A Guide to Winter Wedding Photography

Winter weddings are becoming more popular as people look to get married out of season and there’s just something magical about a cosy winter’s day. This might be to coincide with a significant date, to secure a dream venue, to save money, or just to enjoy the unique charm of winter. If you choose to have a winter wedding, you will also need to consider the special requirements for winter wedding photography.


1. Find a photographer who can work in low light



While winter has plenty of charm, it doesn’t offer as much light as a summer day, which means you will need to find a photographer who is experienced in getting great shots in low light. If you find a photographer whose work you like, it can be a good idea to ask if they have experience working in darker venues or outdoors in winter.


2. Take advantage of the cosy atmosphere indoors



Whatever the season, a significant portion of most wedding days are set indoors, meaning you don’t have to compromise on these shots, and the colder weather outdoors in winter may enhance the interior shots. As the nights draw in, we often think of the indoors as a welcoming and cosy environment.


You can reflect this in winter wedding photography by taking lots of warm, cosy shots inside the venue and at the reception, which will juxtapose nicely with any cooler, crisp photos you take outdoors.


3. Check your photographer has a bad weather backup plan



The photos that follow the wedding ceremony are usually taken outdoors and, hopefully, the weather will be agreeable enough on your wedding day to be able to do the same, even in winter. However, the weather can be especially unpredictable in winter so it is important to make sure your wedding photographer has a backup plan to get any posed photos indoors if required.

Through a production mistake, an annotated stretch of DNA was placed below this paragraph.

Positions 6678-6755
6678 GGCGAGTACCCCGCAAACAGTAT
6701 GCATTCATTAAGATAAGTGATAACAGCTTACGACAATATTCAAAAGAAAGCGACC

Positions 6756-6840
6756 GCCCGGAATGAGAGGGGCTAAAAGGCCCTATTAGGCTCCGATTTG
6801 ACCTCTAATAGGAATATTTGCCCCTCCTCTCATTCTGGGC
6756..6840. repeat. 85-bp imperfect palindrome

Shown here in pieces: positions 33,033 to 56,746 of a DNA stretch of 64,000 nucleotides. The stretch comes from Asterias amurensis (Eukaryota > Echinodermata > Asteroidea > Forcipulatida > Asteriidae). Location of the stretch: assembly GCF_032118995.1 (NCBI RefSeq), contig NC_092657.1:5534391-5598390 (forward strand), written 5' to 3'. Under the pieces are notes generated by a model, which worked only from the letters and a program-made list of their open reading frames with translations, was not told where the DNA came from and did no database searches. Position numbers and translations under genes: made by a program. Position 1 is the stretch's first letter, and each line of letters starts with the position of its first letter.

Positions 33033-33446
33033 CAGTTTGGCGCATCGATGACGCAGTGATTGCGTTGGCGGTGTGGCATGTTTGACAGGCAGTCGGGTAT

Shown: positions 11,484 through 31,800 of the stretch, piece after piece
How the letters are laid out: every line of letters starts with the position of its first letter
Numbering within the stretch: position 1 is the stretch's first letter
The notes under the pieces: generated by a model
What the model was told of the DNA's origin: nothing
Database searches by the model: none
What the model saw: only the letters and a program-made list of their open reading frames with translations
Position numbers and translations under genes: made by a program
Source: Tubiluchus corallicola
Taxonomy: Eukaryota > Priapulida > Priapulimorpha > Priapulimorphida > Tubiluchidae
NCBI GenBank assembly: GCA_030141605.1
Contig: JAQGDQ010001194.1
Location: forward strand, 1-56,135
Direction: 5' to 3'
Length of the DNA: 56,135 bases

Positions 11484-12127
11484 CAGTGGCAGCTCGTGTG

4. Dress for the season



If you are planning a winter wedding, make sure you are dressed in preparation for the cold weather to avoid chattering teeth and blue skin in the photos! While your wedding outfits will likely be chosen without regard to the weather, you may be able to accessorise with layers to keep you warm while still complementing your dresses or suits. Even if you don’t want any extra layers in the photos, make sure to have warm coats available to wear in between shots to keep everyone toasty and in good spirits.


5. Embrace the season



Winter wedding photography doesn’t have to be any lesser than a summer shoot. Winter may be cold but it is a charming season full of characteristic elements that can give your photos a unique look. You should look for seasonal elements to highlight in the photos, such as frost, frozen water, bare trees and even snow, which can give your photos a magical, winter wonderland feel.


6. Consult your photographer in advance about your expectations



While winter does have a unique charm, it can be more challenging to get the shots you want than it would be for a summer wedding, and the ideas you have might be more idealistic than realistic. The sunlight hours of a day are a LOT shorter, especially when you factor in the time it takes to get ready in the morning. You will have a lot fewer hours of daylight than you might think. This is why you should speak to your photographer in advance so you have a plan for the photos you want to get.



Winter wedding photography comes with specific challenges but also some unique opportunities. Fewer daylight hours and unpredictable weather mean getting the perfect shots can be more difficult, but an experienced wedding photographer will know how to handle the conditions and will be happy to discuss your expectations well in advance so you can work on a plan together.


My name is Ant and I specialise in reportage and documentary wedding photography, with experience in shooting winter weddings. If you would like to know more about my services or want to enquire about availability, please get in touch.